While serving as a Chaplain Recruiter years ago, my email signature block above my contact information read something like this: "How many local pastors do you know who can climb out of a HUMMWV, jump into a Blackhawk, and baptize Soldiers and Marines in the mountains of Kosovo and do it all in one day?" C'mon, it doesn't get much better than that! Helping Soldiers exercise their right to freely exercise their religion through the rite of baptism…via Helicopter! Hey, the Pilots and Crew Chiefs received high altitude training, the Unit Ministry Team worked with the S3 in the ORDERS process, the Battalion Commander provided religious accommodation for his Soldiers, and lives were forever changed by using Army systems to help facilitate religious support!
Now I am sure, the Continental Congress of 1775 did not have Army Aviation in mind as a resource means for ministry support when it authorized the commissioning of chaplains on July 29th of that year; however, the recognition of the value of religious leadership and the need for Divine Providence lived: in, by, and with our earliest Soldiers is clearly reflected in the formation of the Chaplain Corps, its birth.
As the 29th of July is just around the corner, my deputy, Chaplain (LTC) Everett Franklin, is quick to point out that "births" relate to living things; namely persons. So he would say, the 29th of July is the anniversary of our Corps, an annual recognition of a significant event. When I consider his input by looking at it from his perspective, I think it's a combination of both. With that in mind, in non-Army writing style, July 29, 2018 will mark the 243rd annibirthsary of our Chaplain Corps.
Indeed, today's Chaplains and Religious Affairs Specialists, are living persons, marked by a significant historical event, serving the great Soldiers, Family members and DA Civilians of our Army whose foundation dates back to July 29, 1775 when our nation's Continental Congress officially authorized chaplains to serve as officers.
These new officers were local clergy who believed God had called them to bring comfort, moral framework, and spiritual guidance in the midst of the horrors and tragedy of war. Aspects of chaplain ministry included: providing public worship; ministering to the wounded; officiating in burial services; performing marriages; and obeying the orders of superiors and Congress.1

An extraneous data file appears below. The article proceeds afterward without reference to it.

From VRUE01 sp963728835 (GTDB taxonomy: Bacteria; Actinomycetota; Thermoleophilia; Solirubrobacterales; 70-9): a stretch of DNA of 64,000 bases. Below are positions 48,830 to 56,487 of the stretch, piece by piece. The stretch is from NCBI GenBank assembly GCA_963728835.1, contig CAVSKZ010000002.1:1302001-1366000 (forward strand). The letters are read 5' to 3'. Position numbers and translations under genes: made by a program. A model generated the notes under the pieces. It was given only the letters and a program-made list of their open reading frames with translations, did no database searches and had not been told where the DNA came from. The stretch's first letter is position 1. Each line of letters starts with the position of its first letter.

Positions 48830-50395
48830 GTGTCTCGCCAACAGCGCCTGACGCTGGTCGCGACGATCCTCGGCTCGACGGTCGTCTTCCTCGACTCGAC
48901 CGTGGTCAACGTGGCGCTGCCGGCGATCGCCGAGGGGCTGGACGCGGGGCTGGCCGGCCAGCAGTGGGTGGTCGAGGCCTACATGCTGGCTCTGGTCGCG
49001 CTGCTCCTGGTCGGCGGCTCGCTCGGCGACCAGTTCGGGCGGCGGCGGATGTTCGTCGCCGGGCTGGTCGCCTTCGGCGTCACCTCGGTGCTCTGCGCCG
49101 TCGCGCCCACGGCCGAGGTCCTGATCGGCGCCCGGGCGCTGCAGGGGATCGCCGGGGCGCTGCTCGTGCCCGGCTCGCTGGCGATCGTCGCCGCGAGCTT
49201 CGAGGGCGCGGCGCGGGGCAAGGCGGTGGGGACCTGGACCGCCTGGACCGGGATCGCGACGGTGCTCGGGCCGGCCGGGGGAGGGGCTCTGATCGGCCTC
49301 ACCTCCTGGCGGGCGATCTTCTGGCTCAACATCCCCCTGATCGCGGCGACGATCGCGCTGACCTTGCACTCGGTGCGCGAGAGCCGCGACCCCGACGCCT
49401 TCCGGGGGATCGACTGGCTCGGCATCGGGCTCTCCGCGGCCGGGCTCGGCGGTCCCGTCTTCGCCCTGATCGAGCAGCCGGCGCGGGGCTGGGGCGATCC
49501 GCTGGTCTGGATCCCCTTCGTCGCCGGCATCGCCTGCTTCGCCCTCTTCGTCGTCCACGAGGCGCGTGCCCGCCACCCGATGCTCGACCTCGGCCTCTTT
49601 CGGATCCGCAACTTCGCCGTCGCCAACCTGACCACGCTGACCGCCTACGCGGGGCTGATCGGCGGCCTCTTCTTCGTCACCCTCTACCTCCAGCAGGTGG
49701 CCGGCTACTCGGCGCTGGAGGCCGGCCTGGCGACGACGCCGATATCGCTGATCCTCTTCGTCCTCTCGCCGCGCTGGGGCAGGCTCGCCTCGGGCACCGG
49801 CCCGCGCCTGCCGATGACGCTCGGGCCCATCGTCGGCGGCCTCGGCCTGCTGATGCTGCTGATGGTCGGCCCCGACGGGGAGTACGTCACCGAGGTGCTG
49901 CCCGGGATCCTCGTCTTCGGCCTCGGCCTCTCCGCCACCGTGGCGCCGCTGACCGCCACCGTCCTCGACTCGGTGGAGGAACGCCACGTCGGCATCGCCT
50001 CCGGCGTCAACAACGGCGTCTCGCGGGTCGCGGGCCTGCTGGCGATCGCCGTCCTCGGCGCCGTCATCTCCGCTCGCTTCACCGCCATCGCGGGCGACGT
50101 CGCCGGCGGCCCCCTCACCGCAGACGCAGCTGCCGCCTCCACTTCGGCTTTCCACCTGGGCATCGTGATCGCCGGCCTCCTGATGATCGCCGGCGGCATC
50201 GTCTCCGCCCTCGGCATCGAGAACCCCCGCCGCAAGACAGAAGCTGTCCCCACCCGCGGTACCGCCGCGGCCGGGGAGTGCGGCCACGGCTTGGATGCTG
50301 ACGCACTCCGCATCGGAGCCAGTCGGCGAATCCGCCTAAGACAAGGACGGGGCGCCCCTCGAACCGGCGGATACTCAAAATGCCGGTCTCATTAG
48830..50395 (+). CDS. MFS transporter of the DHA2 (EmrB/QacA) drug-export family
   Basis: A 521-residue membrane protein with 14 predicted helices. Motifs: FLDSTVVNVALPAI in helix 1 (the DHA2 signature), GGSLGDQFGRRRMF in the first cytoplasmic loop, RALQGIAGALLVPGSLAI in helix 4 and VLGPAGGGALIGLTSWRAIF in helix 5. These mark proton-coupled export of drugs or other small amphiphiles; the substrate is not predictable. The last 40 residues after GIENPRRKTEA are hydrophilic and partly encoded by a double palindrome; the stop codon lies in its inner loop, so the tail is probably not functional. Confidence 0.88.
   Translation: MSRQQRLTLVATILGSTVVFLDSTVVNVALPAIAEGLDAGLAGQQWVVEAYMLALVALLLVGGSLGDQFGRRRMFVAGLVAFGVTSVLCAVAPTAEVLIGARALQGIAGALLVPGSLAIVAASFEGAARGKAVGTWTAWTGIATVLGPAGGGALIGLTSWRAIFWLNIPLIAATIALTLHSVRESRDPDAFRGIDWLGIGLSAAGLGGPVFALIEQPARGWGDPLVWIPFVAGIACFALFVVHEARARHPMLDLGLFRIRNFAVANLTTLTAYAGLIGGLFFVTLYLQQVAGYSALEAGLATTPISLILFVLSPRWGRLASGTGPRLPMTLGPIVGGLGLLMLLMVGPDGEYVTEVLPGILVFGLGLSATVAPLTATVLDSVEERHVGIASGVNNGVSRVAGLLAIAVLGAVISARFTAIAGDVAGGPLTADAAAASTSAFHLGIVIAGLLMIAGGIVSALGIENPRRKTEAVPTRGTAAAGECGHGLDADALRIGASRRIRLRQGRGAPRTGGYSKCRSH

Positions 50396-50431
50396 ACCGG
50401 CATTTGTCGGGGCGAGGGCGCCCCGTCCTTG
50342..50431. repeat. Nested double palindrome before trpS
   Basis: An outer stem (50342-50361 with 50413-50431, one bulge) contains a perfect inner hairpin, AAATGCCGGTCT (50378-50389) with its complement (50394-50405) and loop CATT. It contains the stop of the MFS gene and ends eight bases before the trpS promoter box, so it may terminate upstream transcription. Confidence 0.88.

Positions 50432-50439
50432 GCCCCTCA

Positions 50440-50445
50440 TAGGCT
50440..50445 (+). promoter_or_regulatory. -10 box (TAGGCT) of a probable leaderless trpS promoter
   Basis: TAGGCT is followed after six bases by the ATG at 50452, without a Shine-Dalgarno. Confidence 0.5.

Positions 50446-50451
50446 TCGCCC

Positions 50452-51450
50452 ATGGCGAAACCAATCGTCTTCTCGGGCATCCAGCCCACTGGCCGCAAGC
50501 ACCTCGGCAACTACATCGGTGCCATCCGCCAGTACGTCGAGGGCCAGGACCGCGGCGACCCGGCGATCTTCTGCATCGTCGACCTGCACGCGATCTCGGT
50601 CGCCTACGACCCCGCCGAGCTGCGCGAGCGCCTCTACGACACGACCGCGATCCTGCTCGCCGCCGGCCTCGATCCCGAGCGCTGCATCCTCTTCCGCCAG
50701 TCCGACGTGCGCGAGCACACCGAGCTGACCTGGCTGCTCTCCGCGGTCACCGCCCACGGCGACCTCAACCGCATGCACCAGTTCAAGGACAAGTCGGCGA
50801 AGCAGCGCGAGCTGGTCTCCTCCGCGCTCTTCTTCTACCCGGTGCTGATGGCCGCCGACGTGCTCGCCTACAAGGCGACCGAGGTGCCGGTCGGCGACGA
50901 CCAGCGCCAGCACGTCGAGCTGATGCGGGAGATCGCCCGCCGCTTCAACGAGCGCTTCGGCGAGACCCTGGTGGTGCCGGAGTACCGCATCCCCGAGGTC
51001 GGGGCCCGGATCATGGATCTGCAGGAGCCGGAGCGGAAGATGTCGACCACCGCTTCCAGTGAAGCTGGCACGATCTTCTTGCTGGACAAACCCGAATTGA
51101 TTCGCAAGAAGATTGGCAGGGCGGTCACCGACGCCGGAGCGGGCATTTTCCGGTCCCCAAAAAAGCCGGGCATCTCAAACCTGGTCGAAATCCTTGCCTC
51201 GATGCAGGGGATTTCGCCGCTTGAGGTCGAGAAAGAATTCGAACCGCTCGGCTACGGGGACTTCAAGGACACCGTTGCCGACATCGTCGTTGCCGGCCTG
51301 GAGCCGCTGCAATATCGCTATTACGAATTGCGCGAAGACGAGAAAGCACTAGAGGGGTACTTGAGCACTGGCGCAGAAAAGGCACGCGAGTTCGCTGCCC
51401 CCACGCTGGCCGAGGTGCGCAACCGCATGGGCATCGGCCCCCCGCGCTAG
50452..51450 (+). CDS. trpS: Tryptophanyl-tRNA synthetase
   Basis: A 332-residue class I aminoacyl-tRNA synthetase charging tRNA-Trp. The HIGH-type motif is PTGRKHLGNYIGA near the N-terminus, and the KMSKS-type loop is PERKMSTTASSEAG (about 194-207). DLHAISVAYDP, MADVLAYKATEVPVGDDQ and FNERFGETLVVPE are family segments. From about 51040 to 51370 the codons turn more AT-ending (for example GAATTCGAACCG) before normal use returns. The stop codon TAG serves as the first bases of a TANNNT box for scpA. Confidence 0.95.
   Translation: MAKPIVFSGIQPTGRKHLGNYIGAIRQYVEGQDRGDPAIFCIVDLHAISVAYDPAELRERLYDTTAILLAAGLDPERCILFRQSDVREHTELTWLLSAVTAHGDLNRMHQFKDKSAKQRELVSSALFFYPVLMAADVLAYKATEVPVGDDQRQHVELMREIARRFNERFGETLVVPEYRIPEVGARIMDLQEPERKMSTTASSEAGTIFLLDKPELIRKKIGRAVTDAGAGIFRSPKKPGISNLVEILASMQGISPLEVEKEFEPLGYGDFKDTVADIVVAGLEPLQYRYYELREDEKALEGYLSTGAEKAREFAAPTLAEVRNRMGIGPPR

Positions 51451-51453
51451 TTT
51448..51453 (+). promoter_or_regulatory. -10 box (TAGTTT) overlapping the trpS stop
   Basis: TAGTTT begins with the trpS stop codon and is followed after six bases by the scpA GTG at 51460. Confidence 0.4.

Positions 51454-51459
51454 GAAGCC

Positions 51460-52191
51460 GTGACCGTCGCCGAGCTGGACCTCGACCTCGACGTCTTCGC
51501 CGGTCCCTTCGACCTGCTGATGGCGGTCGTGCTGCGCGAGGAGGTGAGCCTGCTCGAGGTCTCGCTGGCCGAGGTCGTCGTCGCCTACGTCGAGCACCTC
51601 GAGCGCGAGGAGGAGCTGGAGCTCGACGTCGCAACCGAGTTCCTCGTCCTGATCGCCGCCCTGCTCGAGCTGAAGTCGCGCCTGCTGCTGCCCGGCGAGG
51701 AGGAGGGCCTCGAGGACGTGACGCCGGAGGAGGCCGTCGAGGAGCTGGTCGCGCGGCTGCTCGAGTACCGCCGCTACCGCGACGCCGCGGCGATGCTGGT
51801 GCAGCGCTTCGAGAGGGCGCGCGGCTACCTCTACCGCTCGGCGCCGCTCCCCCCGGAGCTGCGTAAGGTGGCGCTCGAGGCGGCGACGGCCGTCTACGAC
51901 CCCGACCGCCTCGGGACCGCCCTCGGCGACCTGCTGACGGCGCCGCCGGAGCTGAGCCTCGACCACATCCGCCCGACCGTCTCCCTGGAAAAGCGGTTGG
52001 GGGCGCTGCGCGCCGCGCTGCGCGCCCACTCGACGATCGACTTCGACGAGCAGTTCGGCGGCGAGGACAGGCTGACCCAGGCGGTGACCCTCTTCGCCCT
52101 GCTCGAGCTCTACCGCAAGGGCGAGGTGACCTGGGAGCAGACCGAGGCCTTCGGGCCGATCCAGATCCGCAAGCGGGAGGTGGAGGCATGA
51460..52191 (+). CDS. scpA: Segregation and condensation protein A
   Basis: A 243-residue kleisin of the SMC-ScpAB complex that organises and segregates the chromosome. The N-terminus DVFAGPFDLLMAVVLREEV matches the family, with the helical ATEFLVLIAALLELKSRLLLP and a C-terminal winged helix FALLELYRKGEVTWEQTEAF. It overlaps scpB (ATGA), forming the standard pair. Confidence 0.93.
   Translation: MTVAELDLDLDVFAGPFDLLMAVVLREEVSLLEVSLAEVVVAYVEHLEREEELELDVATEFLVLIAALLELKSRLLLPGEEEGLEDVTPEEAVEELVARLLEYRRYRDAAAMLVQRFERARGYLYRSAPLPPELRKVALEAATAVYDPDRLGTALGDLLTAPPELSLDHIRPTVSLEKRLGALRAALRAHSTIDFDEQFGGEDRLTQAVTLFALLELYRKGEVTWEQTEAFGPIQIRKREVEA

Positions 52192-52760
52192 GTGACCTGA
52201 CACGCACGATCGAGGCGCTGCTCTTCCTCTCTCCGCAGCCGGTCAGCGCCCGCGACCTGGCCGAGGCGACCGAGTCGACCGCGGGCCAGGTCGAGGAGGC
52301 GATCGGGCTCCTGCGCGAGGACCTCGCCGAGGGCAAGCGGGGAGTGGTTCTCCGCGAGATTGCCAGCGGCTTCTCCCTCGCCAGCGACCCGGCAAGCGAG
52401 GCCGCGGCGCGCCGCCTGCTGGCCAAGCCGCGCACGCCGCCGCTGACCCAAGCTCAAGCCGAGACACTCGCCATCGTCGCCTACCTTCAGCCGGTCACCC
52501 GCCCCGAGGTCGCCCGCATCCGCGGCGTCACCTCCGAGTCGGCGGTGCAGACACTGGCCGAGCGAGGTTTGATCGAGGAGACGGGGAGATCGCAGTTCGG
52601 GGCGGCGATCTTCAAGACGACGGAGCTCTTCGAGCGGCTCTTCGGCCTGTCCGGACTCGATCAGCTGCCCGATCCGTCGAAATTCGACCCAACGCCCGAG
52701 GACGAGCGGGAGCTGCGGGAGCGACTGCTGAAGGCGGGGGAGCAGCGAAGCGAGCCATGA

Good moral conduct was not only expected of the chaplain, it was also expected of the Soldier as prescribed in the Articles of War established by the Continental Congress on June 30, 1775. A Soldier's opportunity to attend public worship was viewed by the Continental Congress as a relevant contribution to a Soldier's moral development.
Religious worship was of such importance in the shaping of moral conduct, the Continental Congress placed it second to Article I of the twelve Articles. Article II states, "It is earnestly recommended to all officers and soldiers, diligently to attend Divine Service…"2 Like today, the faith of our earliest Soldiers was encouraged and meant to be expressed!
As I close, I want to leave you with these final thoughts:
If you were lying on your back, while the sounds of war are numb in your ears, and you see the face of your chaplain looking down upon you, are you ready to cross the threshold of eternity?
The nature of war and its decimation of our frail flesh has not changed.
The essential ministry of our nation's first chaplains is still essential today.
We are here for you.
We desire to bring God to Soldiers and Soldiers to God while we live this God called Army adventure with you.
1"A Brief Account of Religion and the Revolutionary War Chaplaincy: Part 2." 2016. Accessed July 16, 2018. https://www.continentalline.org/CL/wp-content/uploads/Articles/article.php?date=9601763fda831f0fa2623e0e69951d927d7b1bba7165e6c2e4f239832fe189cd4606905e43e98a8539ac3953c7613853b99bedd173a891ac2b01778a1f925014d655article=960102
2"The Continental Congress Establishes Articles of War, June 30, 1775 - American Memory Timeline- Classroom Presentation | Teacher Resources - Library of Congress." 2016. Webpage. Accessed July 16, 2018. http://www.loc.gov/teachers/classroommaterials/presentationsandactivities/presentations/timeline/amrev/contarmy/articles.html